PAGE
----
Loomio
Tue 8 Jan 2019

Trustworthy hosting and instances

K
Kristian Public Seen by 207

Arising from a discussion on mastodon: In many situations, moving from centralized silos to federated infrastructure, "end users" are left out in the cold a bit because we're increasingly moving to a situation where (like mastodon, pleroma, XMPP, ...) centralized silos are claimed to be "deprecated" in favor of federating instances. Unfortunately, this doesn't always make things better. In many cases, choosing centralized silos for end users isn't mainly about favoring centralized services but actually needing to choose a "service" that someone runs for them and provides them with, rather than running software entirely on their own (which they in most cases are neither capable of nor desire to do).

How can we make sure this doesn't get "worse" for users? Choosing Facebook, Twitter, ... of course has drawbacks but also certain advantages, such as:
- These are large legal entities, meaning you possibly can meet them on legal ground and try to enforce laws such as GDPR (of course only to some extent, but at least this option is there). Talking about "some instance of some service run by one or two volunteers" pretty much voids this option.
- These are large organizations, too, meaning they have a lot of very skilled and qualified staff to ensure their services are running more or less reliable, safe, stable, available. I'm (professionally) involved with ISO 27k and the whole ISMS stuff so I have a somewhat reasonable idea how professional "service management" also on a team, staffing, process level looks like, including things such as update/patch management, backup, scaling or handling security incidents. In most cases this is a process model way too large, but yet how is a decentralized system consisting of instances run by enthusiasts likely to come up to a common reliable quality here? How to make sure there is some handling of security incidents? How to make sure there is an understanding of patch management? How to make sure the admins of the system actually do care about privacy and related issues?

Not sure whether or how this relates here, but I've been recommended to move this discussion off mastodon to here, so I might as well give it a try. Apologies if I'm completely off-track. :)

M

mfioretti Wed 9 Jan 2019

"In many cases, choosing centralized silos for end users isn't mainly about favoring centralized services but actually needing to choose a "service" that someone runs for them and provides them with, rather than running software entirely on their own (which they in most cases are neither capable of nor desire to do)"

THIS is the crucial issue. Never mind whether you use protocols, frameworks and whatnot. If you don't work from day one to build stuff that REALLY is AVAILABLE-AS-A-SERVICE in the same way a facebook account is, you aren't doing anything that will make enough of a difference, soon enough to make it. 6+ years of irrelevance of Diaspora and friends, the same years in which Facebook went from 1 to 2 billions users, are there to prove it.

"How can we make sure this doesn't get "worse" for users?"

By providing as a service personal clouds that can be transparently moved from any hosting provider to any other.

I have already elaborated all I could about this in the links below. Start from the parts about providing a service and go backwards, or read from beginning to end, the conclusions don't change:

http://per-cloud.com/percloud-proposal/

http://mfioretti.com/2018/02/calicut-personal-clouds-to-replace-corporate-controlled-platforms/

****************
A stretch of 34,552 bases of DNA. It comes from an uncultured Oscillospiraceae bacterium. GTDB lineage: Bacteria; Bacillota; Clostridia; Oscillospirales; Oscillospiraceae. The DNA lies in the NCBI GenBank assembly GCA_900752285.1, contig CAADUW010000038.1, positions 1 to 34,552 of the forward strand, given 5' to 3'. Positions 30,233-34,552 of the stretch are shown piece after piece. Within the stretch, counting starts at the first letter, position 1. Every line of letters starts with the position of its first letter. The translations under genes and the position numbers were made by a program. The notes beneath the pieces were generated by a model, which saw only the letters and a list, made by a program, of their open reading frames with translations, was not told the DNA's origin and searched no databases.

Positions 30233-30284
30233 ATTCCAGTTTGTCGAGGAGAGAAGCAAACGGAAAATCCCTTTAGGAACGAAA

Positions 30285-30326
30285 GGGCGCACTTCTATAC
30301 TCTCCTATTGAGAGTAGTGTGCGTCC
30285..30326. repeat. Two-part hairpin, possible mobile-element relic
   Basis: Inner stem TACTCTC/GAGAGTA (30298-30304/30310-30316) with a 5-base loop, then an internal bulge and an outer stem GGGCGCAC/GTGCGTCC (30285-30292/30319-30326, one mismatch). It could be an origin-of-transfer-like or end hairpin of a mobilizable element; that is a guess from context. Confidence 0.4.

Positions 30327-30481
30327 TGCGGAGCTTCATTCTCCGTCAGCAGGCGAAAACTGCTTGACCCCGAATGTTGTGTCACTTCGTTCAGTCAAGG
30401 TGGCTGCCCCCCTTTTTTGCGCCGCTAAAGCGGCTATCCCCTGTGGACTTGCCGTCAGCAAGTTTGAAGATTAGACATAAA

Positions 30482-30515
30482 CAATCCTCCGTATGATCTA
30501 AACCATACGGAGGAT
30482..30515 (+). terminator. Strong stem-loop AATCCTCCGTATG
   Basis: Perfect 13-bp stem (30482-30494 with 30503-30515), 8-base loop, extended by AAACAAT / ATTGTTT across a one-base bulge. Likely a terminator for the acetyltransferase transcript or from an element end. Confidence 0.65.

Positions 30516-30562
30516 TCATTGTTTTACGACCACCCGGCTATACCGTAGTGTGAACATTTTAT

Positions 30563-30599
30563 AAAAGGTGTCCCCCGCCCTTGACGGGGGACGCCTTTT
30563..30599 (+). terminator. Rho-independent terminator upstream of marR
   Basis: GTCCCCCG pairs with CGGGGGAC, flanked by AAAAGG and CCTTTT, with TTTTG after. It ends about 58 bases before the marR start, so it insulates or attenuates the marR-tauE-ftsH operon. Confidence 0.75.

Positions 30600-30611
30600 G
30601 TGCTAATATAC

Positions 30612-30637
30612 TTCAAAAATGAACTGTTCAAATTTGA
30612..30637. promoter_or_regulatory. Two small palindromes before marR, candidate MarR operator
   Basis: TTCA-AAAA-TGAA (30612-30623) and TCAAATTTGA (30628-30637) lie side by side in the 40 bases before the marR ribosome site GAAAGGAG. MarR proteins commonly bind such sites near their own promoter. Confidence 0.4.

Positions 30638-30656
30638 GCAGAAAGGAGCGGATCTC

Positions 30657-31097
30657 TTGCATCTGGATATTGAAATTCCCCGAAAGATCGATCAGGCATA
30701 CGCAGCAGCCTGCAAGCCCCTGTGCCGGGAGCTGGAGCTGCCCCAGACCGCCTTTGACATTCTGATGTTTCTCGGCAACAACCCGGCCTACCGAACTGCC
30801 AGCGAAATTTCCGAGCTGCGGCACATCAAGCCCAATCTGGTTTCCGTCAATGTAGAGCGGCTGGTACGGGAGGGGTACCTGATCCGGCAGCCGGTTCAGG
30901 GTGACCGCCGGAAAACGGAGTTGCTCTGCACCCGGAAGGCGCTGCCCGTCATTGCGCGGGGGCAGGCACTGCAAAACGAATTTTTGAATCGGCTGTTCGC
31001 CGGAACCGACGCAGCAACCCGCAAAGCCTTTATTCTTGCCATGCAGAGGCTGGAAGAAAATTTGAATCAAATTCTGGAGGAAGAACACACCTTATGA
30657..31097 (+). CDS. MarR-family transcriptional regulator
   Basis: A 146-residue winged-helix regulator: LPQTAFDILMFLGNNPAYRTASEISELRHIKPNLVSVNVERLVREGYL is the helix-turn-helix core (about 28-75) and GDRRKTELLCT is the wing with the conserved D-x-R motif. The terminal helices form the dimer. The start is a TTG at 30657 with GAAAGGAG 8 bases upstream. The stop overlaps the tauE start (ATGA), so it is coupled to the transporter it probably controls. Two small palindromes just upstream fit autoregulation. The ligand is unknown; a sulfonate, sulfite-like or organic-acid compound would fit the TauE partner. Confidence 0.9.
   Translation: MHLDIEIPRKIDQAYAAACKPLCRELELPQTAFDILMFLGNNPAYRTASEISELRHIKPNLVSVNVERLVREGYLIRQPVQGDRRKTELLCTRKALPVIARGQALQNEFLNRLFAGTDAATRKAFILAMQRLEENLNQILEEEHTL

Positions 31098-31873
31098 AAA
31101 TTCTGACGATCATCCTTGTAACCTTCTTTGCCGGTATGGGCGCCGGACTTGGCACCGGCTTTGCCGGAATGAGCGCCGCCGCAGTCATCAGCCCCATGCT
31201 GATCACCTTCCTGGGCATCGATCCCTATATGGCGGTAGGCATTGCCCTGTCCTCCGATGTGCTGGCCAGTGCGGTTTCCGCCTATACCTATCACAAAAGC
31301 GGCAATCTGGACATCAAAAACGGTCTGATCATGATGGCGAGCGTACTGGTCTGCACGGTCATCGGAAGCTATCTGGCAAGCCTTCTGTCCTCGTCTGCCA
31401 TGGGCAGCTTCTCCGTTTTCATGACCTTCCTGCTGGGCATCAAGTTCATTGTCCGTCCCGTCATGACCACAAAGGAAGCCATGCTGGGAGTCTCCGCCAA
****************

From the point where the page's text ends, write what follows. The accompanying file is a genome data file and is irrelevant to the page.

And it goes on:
SP/

Steve Phillips / @elimisteve Wed 9 Jan 2019

I think you've hit the nail on the head regarding the problem. Your proposed solution is also good, and I think that people like me -- cypherpunks and sys admins at prominent hackerspaces like Noisebridge -- should be running said infrastructure for the people.

There's also IndieHosters, which I believe is very similar to your idea.

Another way to accomplish all this, which I personally worked on for a while, and which is based on work I presented at DEF CON 23 3.5 years ago: write software that neither we nor end users must run for people. How? By writing apps that use services like Dropbox or Google Drive as a backend through which end-to-end encrypted collaborative app data can sync.

By packing all the functionality into the client (including encryption), users are empowered and the server acts as the dumb pipe that it should. And if users want to store more data than they can get for free, they can pay for more, and everybody's happy.

And if people want to collaborate through some other file syncing service or even their own server, they just move the folder of encrypted files to the new location.

CrypTag enables this possibility: github.com/cryptag/cryptag ( http://github.com/cryptag/cryptag ) .

I will read more about your ideas as well :-).

--Steve Phillips / @elimisteve
tryingtobeawesome.com ( http://tryingtobeawesome.com )

SP/

Steve Phillips / @elimisteve Wed 9 Jan 2019

Another solution architecture is to let people host everything they need on their phones, which is getting more and more viable every day as smartphones get more capable.

Orbot (Tor daemon packaged for Android, basically) now lets you host a Tor hidden service on your phone!... sort of. It lets you expose a local TCP port as a hidden service.

I have built Go binaries for ARM and hosted websites that way. We could build such things for users where all they must do is install something once, and they can then host all kinds of things on the only device anyone has that is online 24/7 and that they (mostly) trust -- their phones.

This could be paired with running something like ngrok rather than (or in addition to) Tor/Orbot so that more normal-looking domain names could be used, though then someone would need to run those servers.

I think we have more viable architectures to solve these problems than we tend to think!

--Steve

M

mfioretti Thu 10 Jan 2019

Hello Steve, and thanks for your interest in my proposals. Here is some comments to both your replies:

  1. Please blog about/reshare the links with my proposals as much as you can. I have said countless times that of course I would like to be one of those paid to implement them, but what matters is that whoevever can do it, just goes ahead to do it, just giving credit where credit is due.
  2. yes, organizations like IndieHosters would be ideal providers of personal clouds as I propose them
  3. what matters is that the whole thing is packaged and provisioned to be moveable from provider to provider without loss or interruption of service, except a few minutes, or even hours offline when the transfer happens. But for this to happen, since it includes "links to posts, pictures etc... remain valid" the whole thing must include provisioning and DNS handling of a unique domain name chosen by the user.